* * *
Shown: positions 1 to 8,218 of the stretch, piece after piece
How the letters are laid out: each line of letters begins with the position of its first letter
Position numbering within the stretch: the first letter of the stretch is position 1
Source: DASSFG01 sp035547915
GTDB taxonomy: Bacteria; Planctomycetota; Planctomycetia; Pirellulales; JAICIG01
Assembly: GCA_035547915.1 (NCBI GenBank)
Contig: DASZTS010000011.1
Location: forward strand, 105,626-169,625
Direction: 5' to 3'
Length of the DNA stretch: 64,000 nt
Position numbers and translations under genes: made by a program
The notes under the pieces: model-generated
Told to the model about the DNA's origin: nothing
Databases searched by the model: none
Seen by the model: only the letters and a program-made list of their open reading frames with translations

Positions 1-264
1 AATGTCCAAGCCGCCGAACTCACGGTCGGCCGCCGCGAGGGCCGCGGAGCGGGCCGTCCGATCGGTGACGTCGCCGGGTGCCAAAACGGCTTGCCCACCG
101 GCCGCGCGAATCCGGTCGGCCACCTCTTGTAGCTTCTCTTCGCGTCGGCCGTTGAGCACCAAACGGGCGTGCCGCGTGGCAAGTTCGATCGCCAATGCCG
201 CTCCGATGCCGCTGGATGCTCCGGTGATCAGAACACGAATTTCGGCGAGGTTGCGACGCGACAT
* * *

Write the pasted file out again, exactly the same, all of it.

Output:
Shown: positions 1 to 8,218 of the stretch, piece after piece
How the letters are laid out: each line of letters begins with the position of its first letter
Position numbering within the stretch: the first letter of the stretch is position 1
Source: DASSFG01 sp035547915
GTDB taxonomy: Bacteria; Planctomycetota; Planctomycetia; Pirellulales; JAICIG01
Assembly: GCA_035547915.1 (NCBI GenBank)
Contig: DASZTS010000011.1
Location: forward strand, 105,626-169,625
Direction: 5' to 3'
Length of the DNA stretch: 64,000 nt
Position numbers and translations under genes: made by a program
The notes under the pieces: model-generated
Told to the model about the DNA's origin: nothing
Databases searched by the model: none
Seen by the model: only the letters and a program-made list of their open reading frames with translations

Positions 1-264
1 AATGTCCAAGCCGCCGAACTCACGGTCGGCCGCCGCGAGGGCCGCGGAGCGGGCCGTCCGATCGGTGACGTCGCCGGGTGCCAAAACGGCTTGCCCACCG
101 GCCGCGCGAATCCGGTCGGCCACCTCTTGTAGCTTCTCTTCGCGTCGGCCGTTGAGCACCAAACGGGCGTGCCGCGTGGCAAGTTCGATCGCCAATGCCG
201 CTCCGATGCCGCTGGATGCTCCGGTGATCAGAACACGAATTTCGGCGAGGTTGCGACGCGACAT